The adventure in the forest outside Moscow proved positively stimulating to Tatarsky's professional abilities. Scenarios and concepts now came to him far more easily, and Pugin even paid him a small advance for his slogan for Parliament: he said Tatarsky had hit the bull's-eye, because until '93 a pack of Parliament had cost the same as a pack of Mariboro, but after those famous events Parliament had rapidly become the most popular cigarette in Moscow, and now they cost twice as much. Subsequently, however, 'the smoke of the Motherland' was dispersed without a trace into the thick gloom of a winter that arrived unexpectedly early. The only dubious echo of the slogan left in the snowbound advertising space of Moscow was the phrase: 'From ship to ball', another borrowing - by an unknown colleague of Tatarsky's - from the poet Griboedov. It was to be glimpsed at one time on large hoarding advertisements for menthol cigarettes - a yacht, blue sea and sky, a peaked cap with a sunburst and a pair of long legs. Tatarsky felt a pang of jealousy at this, but not a very powerful one - the girl in the menthol advert had been chosen to suit the taste of such a wide target group that the text seemed spontaneously to read as: 'From ship to balls'. For some reason the wave of fly-agaric energy that had swept through his nervous system found its finest outlet in texts for cigarettes - probably for the same reason that the first truly successful experience of love or narcotics determines your preferences for the rest of your life. His next great success (not only in his own opinion, but in the opinion of Pugin, who surprised him once again by paying him) was a text written for Davidoff cigarettes, which was symbolic, because his career had started with them. The text was based on an advertisement for Davidoff Classic that was on all the hoardings in the city centre: dark tones, a close-up of a wasting face with the burden of unbearable knowledge glinting in the eyes, and the inscription: THE MORE YOU KNOW: DAVIDOFF CLASSIC At the first sight of the wise, wrinkled face, Tatarsky immediately began wondering just what it was that this foreign smoker knew. The first explanation to come to mind was rather sombre: a visit to the cancer clinic, an X-ray and a dreadful diagnosis. Tatarsky's project was in total contrast: a light background, a youthful face expressive of ignorant happiness, a white pack with slim gold letters and the text: 'FOR IN MUCH WISDOM IS MUCH SORROW AND HE WHO INCREASES KNOWLEDGE INCREASES GRIEF.' DA VIDOFF LIGHTS Pugin said Davidoff's agent would be unlikely to be interested, but some other cigarette market leader might very well take it. 'I'll have a word with Azadovsky/ he said casually. 'He's got an exclusive on sixteen brands.' It seemed to Tatarsky he'd heard that name before. He jotted the phrase down in his notebook and casually dropped it into several conversations with clients, but his natural shyness found expression in the fact that he usually halved the number of brands. At the beginning of winter Tatarsky had his one-room flat redecorated after a fashion (against the background of cornflower-blue Soviet-era tiles that were coming away from the wall, the expensive Italian mixer-tap looked like a gold tooth in the mouth of a leper, but he had no money for major renovations). He also bought a new computer, although he had no particular need for it - he'd simply begun to have difficulties getting texts printed out that he'd typed in his favourite word-processing program: one more muffled groan under the iron boot of Microsoft. Tatarsky didn't feel seriously aggrieved, although he did note the profoundly symbolic nature of the event: his interface program - a medium by its very nature - was becoming the most important message, taking over an incredible amount of computer memory space and resources, and that reminded him very much of a brazen new Russian running the funds for teachers' salaries through the accounts in his bank. The further he penetrated into the jungles of the advertising business, the more questions he had to which he couldn't find the answer, neither in Al Rice's Positioning: a Battle for your Mind, nor even in the latest book on the same topic. The final Positioning. One colleague swore to Tatarsky that all the themes that Al Rice hadn't touched on were analysed in Confessions of an Advertising Man by David Ogilvy. In his heart of hearts Tatarsky suspected Ogilvy was really the same character who appeared for a second in George Orwell's 1984 in the consciousness of the hero in order to perform an imaginary feat of heroism and then disappear into the ocean of oblivion. The fact that comrade Ogilvy, despite his double unreality, had nonetheless made it to the shore, lit his pipe, donned his tweed jacket and become a world-famous advertising guru filled Tatarsky with a mystical, rapturous admiration for his own profession. But the book he found particularly helpful was by Rosser Reeves: he discovered two terms in it - 'penetration' and 'involvement' - that proved very useful when it came to throwing curves. The first project he managed to design on the basis of these two concepts was for Nescafe Gold. 'It has long been recognised,' Tatarsky wrote just twenty minutes after he first learned about it, that there are two basic indicators of the effectiveness of an advertising campaign: penetration and involvement. 'Penetration' is the percentage of people who remember the advertisement. 'Involvement' is the percentage of people the advertisement has persuaded to consume the product. The problem is, however, that a brilliantly scandalous advertisement, capable of producing high-level penetration, is absolutely no guarantee of high levels of involvement. Likewise a campaign that cleverly demonstrates the virtues of a product and is capable of producing high levels of involvement is no guarantee of high-level penetration. Which is why we propose taking a new approach and creating a kind of binary advertising, in which the functions of penetration andinvolvement will be performed by different sets of information. Let's examine how this approach would work in an advertising campaign for Nescafe Gold coffee. The first step in the campaign is directed exclusively at implanting the brand name 'Nescafe Gold' in the consciousness of the largest possible number of people (we start from the assumption that any means are justified to this end). For example, we organise the planting of fake bombs in several large shops and railway stations - there should be as many of them as possible. The Ministry of the Interior and the Federal Security Services receive calls from an anonymous terrorist organisation informing them that explosive devices have been planted. But the searches carried out by the police at the sites named by the terrorists produce nothing but a large number of jars of Nescafe Gold packed in plastic bags.Next morning this is reported in all the magazines and newspapers and on television, following which we can regard the penetration phase as complete (its success is directly dependent on the scale of the operation). Immediately after this comes phase two - involvement. At this stage the campaign is waged according to the classical rules: the only thing linking it with phase one is the basic slogan: 'Nescafe Gold: The Taste Explosion!' Here is the scenario/or the advertising clip: A bench in a small city square. A young man in a red tracksuit sitting on it, with a serious expression on his face. Across the road from the square a Mercedes-600 and two jeeps are parked outside a chic town house. The young man glances at his watch. Change of camera angle: several men in severe dark suits and dark glasses emerge from the mansion - the security guards. They surround the Mercedesfrom all sides and one of them gives a command over his walkie-talkie. A small fat man with a depraved face emerges from the mansion and looks around in a frightened manner, then he runs down the steps to the Mercedes and disappears behind the dark-tinted glass of the car, and the guards get into the jeeps. The Mercedes starts to move off and suddenly there are three powerful explosions in rapid succession. The cars are scattered in flying debris; the street where they have just been standing is hidden by smoke. New camera angle: the young man on the bench takes a thermos flask and a red mug with a gold band out of his sports bag. He pours some coffee into the mug, takes a sip and closes his eyes in ecstasy. Voice-over: 'He brewed it rough and dark. Nescafe Gold. The real taste explosion.' The term 'involvement' didn't only come in useful at work. It also forced Tatarsky to start thinking about just who he was involving in what and, most importantly of all, just who was involving him in what. He first began thinking about it when he was reading an article devoted to cult pom films. The author of the article was called Sasha Blo. To judge from the text, he should have been a cold and world-weary being of indeterminate sex, writing in the breaks between orgies in order to convey his opinions to a dozen or so similar fallen supermen/women. The tone adopted by Sasha Blo made it clear that de Sade and Sacher-Masoch wouldn't even have made it as doormen in his circle, and the best Charles Manson could have hoped for would have been to hold the candlesticks. In short, Blo's article was a perfectly formed apple of sin, worm-eaten, beyond a shadow of a doubt, personally by the ancient serpent himself. But Tatarsky had been around in the advertising business for a long time now. In the first place, he knew that the only thing these apples were good for was to tempt suburban Moscow's kids out of the Eden of childhood. In the second place, he doubted the very existence of cult pom films, and was only prepared to believe in them if he was presented with living members of the cult. In the third place, and most importantly, he knew Sasha Blo himself very well. He was a fat, bald, sad, middle-aged father of three, and his name was Ed. In order to pay the rent on their flat, he wrote simultaneoulsy under three or four pseudonyms for several magazines on any topic. He and Tatarsky had invented the name 'Blo' together, borrowing the title of a bottle of bright-blue glass-cleaning fluid they'd found under the bath (they were looking for the vodka Ed's wife had hidden). The word 'Blo' summoned up the idea of inexhaustible reserves of vital energy and at the same time something non-humanoid, which was why Ed used it carefully. He only used it for signing articles imbued with such boundless freedom and am-bivalence, so to speak, that a common signature such as Tvanov' or 'Petrov' would have been absurd. There was a great demand for this ambivalence in Moscow's glossy magazines, so great indeed that it posed the question of just who was controlling its penetration. To be honest, even thinking about the topic was a bit frightening, but after reading Sasha Blo's article, Tatarsky suddenly realised that it wasn't being implanted by some demonic spy or some fallen spirit who had assumed human form, but by Ed and himself. Of course, not just by them alone - Moscow probably had two or three hundred Eds, universal minds choking on the fumes of the home hearth and crushed under the weight of their children. Their lives were not one long sequence of lines of coke, orgies and disputes about Burroughs and Warhol, as you might have concluded from their writings, but an endless battle with nappies and Moscow's own omnipresent cockroaches. They weren't obsessed with arrogant snobbery, or possessed by serpentine carnal lust or cold dandyism: they demonstrated no tendencies to devil worship, or even any real readiness to drop a tab of acid occasionally - despite their casual use of the term 'acid' every day of the week. What they did have were problems with digestion, money and housing, and in appearance they resembled not Gary Oldman, as the first acquaintance with their writing led you to believe, but Danny de Vito. Tatarsky could not gaze trustingly into the distant expanses sketched for him by Sasha Blo, because he understood the physiological genesis of those expanses in the bald head of downtrodden Ed, who was chained to his computer in just the same way as they used to chain Austrian soldiers to their machine-guns during the First World War. Believing in his product was harder than achieving arousal from telephone sex, when you knew that the voice hoarse with passion speaking to you didn't belong to the blonde promised by the photograph, but to an old woman with a cold who was knitting a sock as she read off a set of standard phrases from a crib soaked by the drops falling from her running nose. 'But how do we - that is, Ed and me - know what to involve other people in?' wrote Tatarsky in his notebook. From one point of view, of course, it's obvious: intuition. No need to inquire about what to do and how to do it - when you reach a certain degree of despair, you just start to intuit things for yourself. You sense the dominant tendency, so to speak, with your empty stomach. But where does the tendency come from? Who thinks it up, if-- as I'm convinced- everyone in the world is simply trying to catch it and sell it, like Ed and me, or to guess what it is and print it, like the editors, of those glossy magazines? His thoughts on this theme were morose and they were reflected in his scenario for a clip for the washing powder Ariel, written soon after this event. The scenario is based on motifs from Shakespeare. Loud music, solemn and menacing. The opening shot shows a cliff on the seashore. Night. Down below, menacing waves rear up in the dim moonlight. In the distance is an ancient castle, also illuminated by the moon. Standing on the top of the cliff is a girl of incredible beauty. She is Miranda. She is wearing a medieval dress of red velvet and a tall pointed cap with a trailing veil. She raises her arms towards the moon and utters a strange incantation three times. When she pronounces it for the third time there is a rumble of distant thunder. The music grows louder and more menacing. A wide beam of light emerges from the moon, which is visible in a break in the clouds, and extends until it reaches the rocks at Miranda's feet. Her face expresses confusion - she is clearly afraid of what is about to happen, and yet she wants it. A shadow slides down the beam of light, coming closer, and as the melody reaches its climax, we see a proud spirit in all his evil beauty - his robes are flowing in the wind and his long hair is silvered by the moonlight. On his head is a slim wreath set with diamonds. He is Ariel. He flies close to Miranda, halts in mid-air and holds out his hand to her. After a moment's struggle Miranda reaches out her own hand to his. Next frame: close-up of two hands approaching each other. Lower left - Miranda's pale weak hand: upper right - the spirit's hand, transparent and glowing. They touch each other, the spirit instantly transforms into a box of Ariel and everything is flooded in blinding light. Next frame: two boxes of washing powder. On one it says Ariel. On the other, in pale-grey letters, it says Ordinary Caliban. Miranda's voice-over: 'Ariel. Temptingly tempestuous'. Possibly the specific elements in this clip were inspired by a black and white photograph that hung above Tatarsky's desk. It was an advertisement for some boutique, showing a young man with long hair and carefully tended stubble in a luxurious wide-cut coat carelessly hung across his shoulders - the wind filled out the form of the coat so that it echoed the sail of a boat visible on the horizon. The waves breaking against the rocks and splashing up on to the shore fell just short of his shiny shoes. His face was set in a harsh, sullen grimace, and somehow he resembled the birds with outstretched wings (maybe eagles, maybe seagulls) soaring into the twilit sky from a supplement to the latest version of Photoshop (after taking a closer look at the photograph, Tatarsky decided that the boat on the horizon must have come sailing in from there too). After contemplating it for days Tatarsky finally understood: all the cliches to which the photograph was alluding had been born together with romanticism in the nineteenth century; their remains, together with those of the Count of Monte Cristo, had survived into the twentieth, but on the threshold of the twenty-first the count's legacy had already been completely squandered. The human mind had sold this romanticism to itself far too many times to be able to do any more business on it. Now, no matter how sincerely you wished to deceive yourself, it was virtually impossible to believe in any correspondence between the image that was being sold and its implied inner content. It was an empty form that had long ago ceased to mean what it should have meant. Everything was moth-eaten: the thoughts provoked by the sight of the conventional Niebelung in the studio photograph were not about the proud Gothic spirit implied by the frothing waves and sideburns, but about whether the photographer charged a lot, how much the model got paid and whether the model had to pay a fine when his personal lubricant stained the seat of the trousers from the company's spring collection. Tatarsky's deductions led him into a state of total and utter confusion. On the one hand, it seemed that he and Ed crafted a false panorama of life for others (like a battle scene in a museum, where the floor in front of the spectator is scattered with sand and worn-out boots and shells, but the tanks and the explosions are only drawn on the wall), guided solely by their intuition as to what the punters would swallow. On the other hand, his own life was a frustrating attempt to move a bit closer to the contents of this panorama. In essence it was an attempt to run into the picture drawn on the wall. Being a co-author of this picture made the attempt more than grotesque. Of course - or so it seemed to Tatarsky - a rich man could escape the bounds of false reality. He could move beyond the limits of the panorama that was compulsory for the poor. Tatarsky didn't actually know much about what the world of the rich was like. There were only vague images circling around in his consciousness, cliches from advertising, which he himself had been rebroadcasting for such a long time he couldn't possibly believe in them. What was clear to him was that you could only find out what prospects opened up to a man with a substantial bank account from the rich themselves, and on one occasion - by pure chance - Tatarsky managed to do just that. While he was drinking away a small fee in the Poor Folk bar, he eavesdropped on a conversation between two TV chat-show hosts - it was after midnight and they were continuing a drinking spree begun earlier somewhere else. Tatarsky was sitting just a couple of metres away from them, but they paid no more attention to him than if he'd been a stuffed model of a copywriter nailed to the counter in order to brighten up the decor. Although both of the showmen were thoroughly drunk, they'd lost none of that strange holographic gleam m every fold of their clothes, as though their physical bodies were not actually sitting at the next table but were simply being shown on a huge television standing next to Tatarsky. When he noticed this inexplicable but undoubtedly real effect, Tatarsky found himself thinking how long it would take them in limbo to scrape away all the human attention that had eaten into the pores of their souls. The showmen were talking shop, and Tatarsky gathered that one of them was having problems with his contract. 'If they'd just extend it for next year/ he said, clenching his fists. 'Say they do,' the other replied. 'At the end of the year it'll be the same thing all over again. And you'll be living on tranquillizers again ... And then what?' 'Then what? Then I've got a serious plan.' He slumped over the table and poured himself some vodka. 'I'm just five hundred thousand short,' he said. 'That's what I've got to make.' 'What plan?' 'You won't tell anyone? Listen ...' He reached into the inside pocket of his jacket, rummaged around for a long while and finally pulled out a sheet of glossy paper folded into four. 'There/ he said, 'it says it on here... The kingdom of Bhutan. The only country in the world where television is forbidden. Unnerstand? Completely forbidden. It says here that not far from the capital they have an entire colony where big TV moguls live. If you spend all your life working in television, the very coolest thing you can do when you retire is move to Bhutan.' 'Is that what you need the five hundred grand for?' 'No, I need the five hundred grand so no one will come looking for me in Bhutan afterwards. Can you just imagine it? Forbidden. Not a single television set anywhere except in counter-espionage! And the embassies!' His companion took the sheet of paper from him, unfolded it and started reading. 'You unnerstand?' - the first showman carried on speaking regardless - 'If anyone is keeping a television at home and the authorities find out about it, the police come round, unnerstand? And they cart the queer fucker off to prison. Or maybe they even shoot him.' He pronounced the word 'queer' with that sabre-whistle intake of breath you only ever hear from latent homosexuals who have deprived themselves of the joys of love in the name of a perverse misinterpretation of the social contract. His companion understood everything and didn't take offence -he was looking through the article. 'Ah,' he said, 'out of a magazine. It's interesting all right... So who wrote it? Where is it now... Some guy called Edward Debirsian...' Tatarsky almost knocked over his table as he stood up to go to the toilet. He wasn't surprised that TV personalities should feel that way about their work, although the degree of these people's spiritual degradation did make it possible to allow that some of them might actually like their jobs. It was something else that had finally finished him off. Sasha Blo had a particular foible: any material that he liked, he would sign with his own real name. And what he liked more than anything else on earth was to pass off the products of his own untrammelled imagination as a narrative of real events - but it was a luxury he allowed himself only very rarely. Tatarsky laid down a line of cocaine on the cold white cheek of the toilet tank and, without even bothering to crush the lumps, snorted it through a rolled-up hundred-rouble bill (he was already out of dollars), then took out his notebook and wrote: In itself a wall on which a panoramic view of a non-existent world is drawn does not change. But for a great deal of money you can buy a view from the window with a painted sun, a sky-blue bay and a calm evening. Unfortunately, the author of this fragment will again be Ed-but even that is not important, because the very window the view is bought for is also only drawn in. Then perhaps the wall on which it is drawn is a drawing too? But drawn by whom and on what? He raised his eyes to the wall of the toilet as though in hopes of an answer there. Traced on the tiles in red felt-tip pen were the jolly, rounded letters of a brief slogan: 'Trapped? Masturbate!' Going back to the bar, he sat further away from the TV personalities and attempted to lean back and enjoy it. But it didn't work for him - it never did. The repulsive Moscow cocaine, cut almost to nothing by the unwashed hands of a long chain of dealers, deposited an entire bouquet of medicinal smells in his nasopharynx - everything from streptocide to aspirin - and triggered an intense, stressful trembling in his body. They did say the powder they took a hundred and fifty dollars a gramme for in Moscow was not cocaine at all, but a mixture of Estonian speed with an assortment of Russian pharmaceuticals. As if that wasn't enough, for some reason half of the dealers always wrapped the powder in a glossy advertisement for the Toyota Camry cut out of some magazine, and Tatarsky was tormented by the unbearable suspicion that they made a fat living not just at the expense of other people's health, but by providing a PR service as well. Every time Tatarsky asked himself why he and others paid all that money in order to subject themselves once again to a humiliating and unhygienic procedure, the only explanation he could come up with went as follows: people weren't sniffing cocaine, they were sniffing money, and the rolled-up hundred-dollar bill required by the unwritten order of ritual was actually more important than the powder itself. If cocaine was sold in chemists' shops for twenty kopecks a gramme as a mouthwash for toothache, he thought, then nobody but punks would sniff it - the way it was, in fact, at the beginning of the century. But if some ether-based glue sniffed by juvenile junkies cost a thousand dollars a bottle, all the gilded youth of Moscow would be delighted to sniff it, and at presentations and buffet luncheons it would be tres chic to waft the volatile chemical vapours around yourself, complain about your brain neurons dying off and disappear for long periods into the toilet. Youth fashion magazines would devote revelatory cover stories (written, of course, by Sasha Blo) to the aesthetics of the plastic bag that was placed over the head for this procedure. 'Oho!' Tatarsky exclaimed, smacked himself on the forehead, took out his notebook, opened it at the letter 'C', and noted down: Youth market colognes (all manufacturers). Link them with money and the Roman emperor Vespasian (tax on lavatories, the saying 'Money doesn't smell'). Example: MONE Y DOES SMELL! "BENJAMIN" THE NEW COLOGNE FROM HUGO BOSS Putting away his notebook, he felt that the peak of the loathsome sensation had passed and he was quite strong enough to walk as far as the bar and get himself a drink. He wanted tequila, but when he reached the barman for some reason he ordered Smimoff, which he normally couldn't stand. He downed one shot right there at the bar, then took another and went back to his table. In the meantime he'd acquired a companion, a man of about forty with long, greasy hair and a wild beard, dressed in a crazy kind of embroidered jacket - in appearance he was a typical former hippy, one of those who had failed to find a place for themselves either in the past or in the present. Hanging round his neck was a large bronze cross. 'Excuse me,' said Tatarsky, 'I was sitting here.' 'So be my guest,' said his new neighbour. 'Don't need the entire table, do you?' Tatarsky shrugged and sat facing him. 'My name's Grigory,' his neighbour said affably. Tatarsky raised his weary eyes to look at him. 'Vova/ he said. Catching his glance, Grigory frowned and shook his head in sympathy. 'You've got the shakes bad,' he said. 'Snorting?' 'A bit,' said Tatarsky. 'Just now and again.' 'Fool,' said Grigory. 'Just think about it: the mucous membrane of the nose - it's as good as the exposed surface of the brain . . . And did you ever think about where that powder came from and who's been sticking his body parts in it?' 'Just this moment,' Tatarsky confessed. 'But what's all this about body parts? What other body parts can you stick in it except your nose?' Grigory glanced around, pulled out a bottle of vodka from under the table and took a quick swallow from it. 'Maybe you've heard of an American writer called Harold Robbins?' he asked, hiding the bottle away. 'No,' answered Tatarsky. 'A total arsehole. But all the English teachers read him. That's why there are so many of his books in Moscow, and the children's knowledge of the language is so bad. In one of his novels there was this black guy, a professional fucker who pulled rich white dames. So before the procedure this black dude sprinkled his . ..' 'OK, I get it,' said Tatarsky. 'I'm going to be sick now.' ' . . . his massive black dong with pure cocaine,' Grigory concluded with satisfaction. 'You might ask: what's this black dude got to do with anything? I'll tell you. I was re-reading Andreiev's "Rosa Mundi" recently, the part about the soul of the nation. Andreiev says it's a woman and she's called Navna. Then afterwards I had this vision - she's lying there like she's sleeping on this white rock, and leaning over her there's this vague black figure, with short little wings, you can't see his face, and he's just giving her it...' Grigory pulled an invisible control column in towards his stomach with his hands. 'You want to know what it is you're all using?' he whispered, leaning his leering face close to Tatarsky. 'Exactly. What he sprinkles on himself. And at the moment he sticks it in, you're all shooting up and snorting. When he pulls it out, you all go running off trying to find more . . . And he just keeps on sticking it in and pulling it out, sticking it in and pulling it out...' Tatarsky leaned down into the gap between the table and the counter and puked. He glanced up cautiously at the barman: he was engaged in conversation with some customers and didn't seem to have noticed anything. Looking around, Tatarsky noticed an advertising poster on the wall. It showed the nineteenth-century poet Tyutchev wearing a pince-nez, with a glass in his hand and a rug across his knees. His piercingly sad gaze was directed out of the window, and with his free hand he was stroking a dog sitting beside him. The strange thing was, though, that Tyutchev's chair wasn't standing on the floor, but on the ceiling. Tatarsky looked a little lower and read the slogan: RUSSIA - NO WAY IS THERE TO UNDERSTAND HER NO WAY HER SECRET SOUL TO RENDER SMIRNOFF Everything was calm. Tatarsky straightened up. He was feeling significantly better. Grigory leaned back in his chair and took another swig from his bottle. 'It's disgusting,' he asserted. 'Life should be lived cleanly.' 'Oh, yes? And how's that done?' Tatarsky asked, wiping his mouth with a paper napkin. 'Nothing but LSD. Only via the gut and always with a prayer.' Tatarsky shook his head like a dog that has just clambered out of the water. 'Where can you get it?' 'What do you mean?' Grigory was offended. 'Just you come round here.' Tatarsky obediently got up, walked round the table and sat beside him. 'I've been collecting for eight years,' said Grigory, taking a stamp album out from under his jacket. 'Take a look at that.' Tatarsky opened the album. 'Well I'll be damned,' he said. 'Look at all those different ones.' 'That's nothing,' said Grigory. 'What I've got here's just for swapping and selling. I've got two shelves of these albums back at home.' 'And you mean they all have different effects?' Grigory nodded. 'But why?' 'In the first place, because the formula's different. I've not gone into it too deeply myself, but there's always something added to the acid - phenamine maybe, maybe barbiturate or something else - and when it all works together, the effect's cumulative. But apart from that, the most important thing is the drawing. There's no getting away from the fact that you're swallowing Mel Gibson or Mitsubishi, get it? Your mind remembers it; and when the acid reaches it, everything follows a set path. It's hard to explain ... have you ever tried it once at least?' 'No,' said Tatarsky. 'Fly-agarics are more in my line.' Grigory shuddered and crossed himself. 'Then what am I doing telling you about it?' he said, glancing mistrustfully up at Tatarsky. 'You should understand well enough.' 'Yes, I understand, I understand,' said Tatarsky casually. 'And these here, with the skull and cross-bones - does anyone take those? Are there people who like those?' "They take all sorts. People come in all sorts, too, you know.' Tatarsky turned over the page. 'Hey, those are pretty,' he said. 'Is that Alice in Wonderland?' 'Aha. Only that's a block. Twenty-five tabs. Expensive. This one here's good, with the crucifixion. Only I don't know how it'd go down on top of your fly-agarics. I wouldn't recommend the one with Hitler. It's euphoric for a couple of hours, but afterwards there's bound to be a few seconds of eternal torment in hell.' 'How can you have a few seconds of eternal torment? If it's only a few seconds, how come they're eternal?' 'You just have to go through it. Yeah. And you might not make it through.' 'I get you/ said Tatarsky, turning the page. 'And that glitch of yours about "Rosa Mundi" - which one was that from? Is it in here?' 'Not a glitch, it was a vision,' Grigory corrected him. 'There's none in here. It was a rare tab with a dragon defeating St George. From the German series: "John the Evangelist's Bad Trip". 1 wouldn't recommend that one either. They're a bit longer and narrower than usual, and hard too. Less like a tab than a tablet with a label on it. A lot of stuff. You know what, I'd recommend you to try this one, with the blue Ra-jneesh. It's kind and gentle. And it'll sit well on top of the booze.' Tatarsky's attention was caught by three identical lilac rectangles set between a tab with a picture of the Titanic and a tab with some laughing eastern deity. 'These three here all the same, what are they?' he asked. 'Who's this drawn on them? With the beard and the cap? I can't tell whether it's Lenin or Uncle Sam.' Grigory chuckled in approval. 'There's instinct for you,' he said. 'Who it is that's drawn on them I don't know. But it's really wild stuff. The difference is the acid's mixed with a metabolic. So it cuts in really sharp and sudden, in about twenty minutes. And the dose in them is enough for a whole platoon of soldiers. I wouldn't give stuff like that to you, but if you've been eating fly-agarics ...' Tatarsky noticed the security guard looking at them attentively. 'I'll take them,' he said. 'How much?' 'Twenty-five dollars,' said Grigory. 'All I've got left is a hundred roubles.' Grigory thought for a second and nodded. Tatarsky held out the banknote rolled into a narrow tube, took a stamp out of the album and tucked it into his breast pocket. "There you go' said Grigory, putting his album away. 'And don't you go snorting that garbage any more. Ifs never done anybody any good. Just makes you tired and ashamed about yesterday and makes your nose bleed.' 'Do you know what comparative positioning is?' Tatarsky asked. 'No,' said Grigory. 'What is it?' 'It's an advertising technique you're an absolute master of"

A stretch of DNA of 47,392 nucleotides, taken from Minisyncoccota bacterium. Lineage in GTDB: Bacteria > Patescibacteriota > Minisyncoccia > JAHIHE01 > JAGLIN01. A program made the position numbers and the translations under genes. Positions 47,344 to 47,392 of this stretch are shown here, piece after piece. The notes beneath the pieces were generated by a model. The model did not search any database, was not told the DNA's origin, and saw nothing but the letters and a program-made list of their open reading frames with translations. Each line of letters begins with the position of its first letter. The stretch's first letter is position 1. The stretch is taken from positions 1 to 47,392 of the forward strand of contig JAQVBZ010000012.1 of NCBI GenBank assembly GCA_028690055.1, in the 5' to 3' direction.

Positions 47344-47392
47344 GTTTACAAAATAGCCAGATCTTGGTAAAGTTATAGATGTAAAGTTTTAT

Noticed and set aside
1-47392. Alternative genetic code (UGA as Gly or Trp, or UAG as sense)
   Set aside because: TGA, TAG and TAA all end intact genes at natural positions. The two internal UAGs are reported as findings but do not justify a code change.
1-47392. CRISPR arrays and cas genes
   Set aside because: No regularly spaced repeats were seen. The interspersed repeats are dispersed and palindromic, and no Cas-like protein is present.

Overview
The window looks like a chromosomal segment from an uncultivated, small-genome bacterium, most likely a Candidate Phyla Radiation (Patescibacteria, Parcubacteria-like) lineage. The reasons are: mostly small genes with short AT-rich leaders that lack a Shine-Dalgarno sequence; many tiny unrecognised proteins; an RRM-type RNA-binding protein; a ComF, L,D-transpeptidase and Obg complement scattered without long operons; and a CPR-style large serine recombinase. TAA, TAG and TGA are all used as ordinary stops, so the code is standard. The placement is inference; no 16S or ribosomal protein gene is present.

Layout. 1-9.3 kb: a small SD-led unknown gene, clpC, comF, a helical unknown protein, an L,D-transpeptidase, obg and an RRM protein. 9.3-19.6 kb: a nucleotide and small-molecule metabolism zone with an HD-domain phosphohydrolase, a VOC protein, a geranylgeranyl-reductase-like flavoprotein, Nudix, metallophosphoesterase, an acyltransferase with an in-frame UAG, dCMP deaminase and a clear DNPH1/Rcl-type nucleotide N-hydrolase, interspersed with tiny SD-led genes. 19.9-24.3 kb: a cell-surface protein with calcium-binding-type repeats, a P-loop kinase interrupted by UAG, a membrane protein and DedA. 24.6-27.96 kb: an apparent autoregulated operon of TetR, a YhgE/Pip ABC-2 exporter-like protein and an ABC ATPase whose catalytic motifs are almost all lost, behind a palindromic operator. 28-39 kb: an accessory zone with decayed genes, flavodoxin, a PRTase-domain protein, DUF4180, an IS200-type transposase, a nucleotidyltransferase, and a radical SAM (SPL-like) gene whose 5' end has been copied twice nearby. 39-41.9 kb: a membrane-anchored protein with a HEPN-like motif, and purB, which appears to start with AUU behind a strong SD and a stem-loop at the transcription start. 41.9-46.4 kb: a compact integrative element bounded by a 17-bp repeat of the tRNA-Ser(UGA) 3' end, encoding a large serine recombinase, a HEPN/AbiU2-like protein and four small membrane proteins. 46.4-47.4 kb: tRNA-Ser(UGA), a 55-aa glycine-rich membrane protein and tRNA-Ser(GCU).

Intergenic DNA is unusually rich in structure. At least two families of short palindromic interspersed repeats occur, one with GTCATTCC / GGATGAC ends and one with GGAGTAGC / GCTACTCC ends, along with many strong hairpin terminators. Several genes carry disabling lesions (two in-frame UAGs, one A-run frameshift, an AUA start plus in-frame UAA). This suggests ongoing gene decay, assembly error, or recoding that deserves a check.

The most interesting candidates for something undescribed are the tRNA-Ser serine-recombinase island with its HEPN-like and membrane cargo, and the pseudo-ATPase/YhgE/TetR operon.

CHAPTER 6. The Path to Your Self